It was a very intense dream. I woke up, able to remember it with vivid recollection.

While I didn’t immediately jump into the Hebrew Roots Movement, the dream did prompt me to do one thing right away: to read my Bible, because I knew that the dream was from God. Now although I was raised a Protestant Christian, I was fairly secular at the time of the dream; but after the dream, I endeavored to draw close to God again, and I did this by reading the Scriptures, from cover-to-cover.

At that time, I had some friends who came into my life, who were convinced that keeping the Torah was part of their Judeo-Christian heritage. Of course, I argued against it; but as I read the Scriptures, I realized they were right. I could not continue to rationalize the theological discrepancies I had been taught in church, that the Messiah had “nailed the law to the cross,” and that “grace nullified the law.” Over the next couple months, my wife and I decided to do such “Jewish things” as eating kosher and keeping the Sabbath- not because they were Jewish, but because they were Biblical.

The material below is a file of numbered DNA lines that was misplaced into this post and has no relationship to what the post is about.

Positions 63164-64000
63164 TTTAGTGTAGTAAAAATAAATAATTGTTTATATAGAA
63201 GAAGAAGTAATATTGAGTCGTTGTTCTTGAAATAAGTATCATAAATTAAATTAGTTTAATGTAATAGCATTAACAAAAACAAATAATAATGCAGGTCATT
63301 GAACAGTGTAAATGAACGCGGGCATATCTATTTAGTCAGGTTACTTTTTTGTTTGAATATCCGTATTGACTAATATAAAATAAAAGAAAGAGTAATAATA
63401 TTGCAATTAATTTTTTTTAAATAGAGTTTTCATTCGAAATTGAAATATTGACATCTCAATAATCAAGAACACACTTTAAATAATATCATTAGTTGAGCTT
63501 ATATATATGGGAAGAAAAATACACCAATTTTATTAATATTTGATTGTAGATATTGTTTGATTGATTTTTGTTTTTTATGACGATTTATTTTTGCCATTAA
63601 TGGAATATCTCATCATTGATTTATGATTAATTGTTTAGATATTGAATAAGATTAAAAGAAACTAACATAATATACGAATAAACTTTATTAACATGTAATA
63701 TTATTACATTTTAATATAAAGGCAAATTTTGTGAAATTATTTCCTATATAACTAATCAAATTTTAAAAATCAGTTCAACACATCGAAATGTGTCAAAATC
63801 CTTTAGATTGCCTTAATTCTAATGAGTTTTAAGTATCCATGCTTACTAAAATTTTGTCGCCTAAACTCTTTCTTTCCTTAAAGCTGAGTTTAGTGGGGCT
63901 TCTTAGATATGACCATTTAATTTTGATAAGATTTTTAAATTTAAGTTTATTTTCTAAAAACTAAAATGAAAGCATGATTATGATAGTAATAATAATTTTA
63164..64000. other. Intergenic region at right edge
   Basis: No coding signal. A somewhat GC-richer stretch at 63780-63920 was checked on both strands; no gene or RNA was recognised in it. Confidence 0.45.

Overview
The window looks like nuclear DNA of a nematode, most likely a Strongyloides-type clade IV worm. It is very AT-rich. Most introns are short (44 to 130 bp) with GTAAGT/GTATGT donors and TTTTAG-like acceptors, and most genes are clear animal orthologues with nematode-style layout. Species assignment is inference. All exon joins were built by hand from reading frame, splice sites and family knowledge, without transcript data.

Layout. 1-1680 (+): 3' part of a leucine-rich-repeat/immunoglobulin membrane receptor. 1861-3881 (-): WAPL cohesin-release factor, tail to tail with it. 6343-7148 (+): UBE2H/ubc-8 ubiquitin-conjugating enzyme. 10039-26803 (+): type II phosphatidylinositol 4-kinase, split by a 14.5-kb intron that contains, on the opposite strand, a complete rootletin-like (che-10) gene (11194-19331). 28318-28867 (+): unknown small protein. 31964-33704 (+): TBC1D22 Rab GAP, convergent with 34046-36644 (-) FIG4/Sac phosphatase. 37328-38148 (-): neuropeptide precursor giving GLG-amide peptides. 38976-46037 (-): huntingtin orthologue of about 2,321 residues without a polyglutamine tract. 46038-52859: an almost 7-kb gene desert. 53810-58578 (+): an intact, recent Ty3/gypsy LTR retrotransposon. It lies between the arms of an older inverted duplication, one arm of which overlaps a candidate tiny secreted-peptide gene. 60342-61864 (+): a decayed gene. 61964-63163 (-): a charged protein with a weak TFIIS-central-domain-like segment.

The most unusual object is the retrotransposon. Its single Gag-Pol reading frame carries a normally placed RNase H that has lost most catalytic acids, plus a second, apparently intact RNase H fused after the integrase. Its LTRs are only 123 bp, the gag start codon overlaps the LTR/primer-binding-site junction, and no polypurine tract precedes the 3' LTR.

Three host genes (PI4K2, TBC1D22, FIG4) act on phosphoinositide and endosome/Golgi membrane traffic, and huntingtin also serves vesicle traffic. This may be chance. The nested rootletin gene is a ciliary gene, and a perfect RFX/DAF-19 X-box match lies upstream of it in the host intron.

Now as it is written in the Book of Job, God gives, and God takes away. In most ways, we have been blessed for making the decision to keep the Torah; but in some ways, we have also suffered. First, we lost some of our closest friends because of our difference in belief. Then I took a substantial demotion (and pay cut) from my employer, because I was no longer available to work Saturdays. Perhaps the biggest hit was when my family’s reaction when I broke the news to them that we had given up Christmas in favor of the Biblical holidays.